I think this topic has been discussed in a number of other discussion threads. Basically, the way I understand it, Timberline opens slopes "one at a time" in a way to minimize labor costs and the need for snowmaking equipment. Saying that, I have found it perplexing that often slopes that seem in prime condition remain closed (I think Upper Almost Heaven stayed closed until almost the end of the season last year even though it had ample snow by mid season; and when I skied Timberline a few weeks ago Upper Dew Drop was closed despite plenty of snow); there may be some problems with management but I think the bottom line is trying to run the resort with minimum costs. Seems justified, I guess, since outside of key holiday and midwinter weekends, the resort is never very crowded. But it is a little perplexing how they can still have some slopes closed after two full months of cold winter weather and 90 inches of snow.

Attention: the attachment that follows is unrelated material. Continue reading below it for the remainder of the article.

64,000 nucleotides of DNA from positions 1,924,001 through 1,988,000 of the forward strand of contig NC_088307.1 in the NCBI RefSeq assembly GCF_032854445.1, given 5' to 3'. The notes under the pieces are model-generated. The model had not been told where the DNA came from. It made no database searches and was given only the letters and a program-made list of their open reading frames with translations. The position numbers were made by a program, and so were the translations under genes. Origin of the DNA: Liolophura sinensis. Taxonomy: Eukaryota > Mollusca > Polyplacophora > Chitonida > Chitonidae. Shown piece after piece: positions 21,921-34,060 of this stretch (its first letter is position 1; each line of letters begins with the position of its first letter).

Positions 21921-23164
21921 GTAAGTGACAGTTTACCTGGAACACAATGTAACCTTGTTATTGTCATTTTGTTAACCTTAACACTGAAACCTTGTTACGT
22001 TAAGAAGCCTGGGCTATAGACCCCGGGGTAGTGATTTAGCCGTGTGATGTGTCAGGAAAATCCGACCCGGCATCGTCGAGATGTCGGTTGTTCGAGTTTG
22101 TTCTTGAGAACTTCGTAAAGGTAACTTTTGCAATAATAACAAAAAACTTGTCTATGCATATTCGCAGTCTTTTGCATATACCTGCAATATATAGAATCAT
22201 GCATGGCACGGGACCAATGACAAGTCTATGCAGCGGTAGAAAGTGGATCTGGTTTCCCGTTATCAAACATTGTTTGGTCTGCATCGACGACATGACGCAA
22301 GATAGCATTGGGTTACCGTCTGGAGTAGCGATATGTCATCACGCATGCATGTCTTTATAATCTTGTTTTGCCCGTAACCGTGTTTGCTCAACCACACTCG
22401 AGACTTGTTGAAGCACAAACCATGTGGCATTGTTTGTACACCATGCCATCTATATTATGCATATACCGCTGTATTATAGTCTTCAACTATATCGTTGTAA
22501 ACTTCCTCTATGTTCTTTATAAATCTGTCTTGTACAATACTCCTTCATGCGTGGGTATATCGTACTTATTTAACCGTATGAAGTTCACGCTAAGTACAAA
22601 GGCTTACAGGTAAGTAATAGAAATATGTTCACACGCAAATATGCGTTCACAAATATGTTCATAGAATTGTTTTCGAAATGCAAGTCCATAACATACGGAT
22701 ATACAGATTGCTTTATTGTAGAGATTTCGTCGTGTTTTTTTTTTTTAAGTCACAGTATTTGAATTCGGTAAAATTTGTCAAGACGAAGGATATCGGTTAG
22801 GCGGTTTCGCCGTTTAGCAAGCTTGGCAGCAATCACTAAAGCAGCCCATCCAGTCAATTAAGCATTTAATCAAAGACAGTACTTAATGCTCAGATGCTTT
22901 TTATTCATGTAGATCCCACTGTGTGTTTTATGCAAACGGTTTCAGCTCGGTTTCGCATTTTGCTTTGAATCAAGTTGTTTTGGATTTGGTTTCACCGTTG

On a positive note, Timberline does make an effort to stay open till early April, and often has the best end of season skiing of any local resort other than Snowshoe. They can often stay open even past early April if people kept coming to ski there.
Would like to ski Timberline with these great conditions recently, but I have been too distracted by the great backcountry snow in West Virginia and the iceclimbing up north.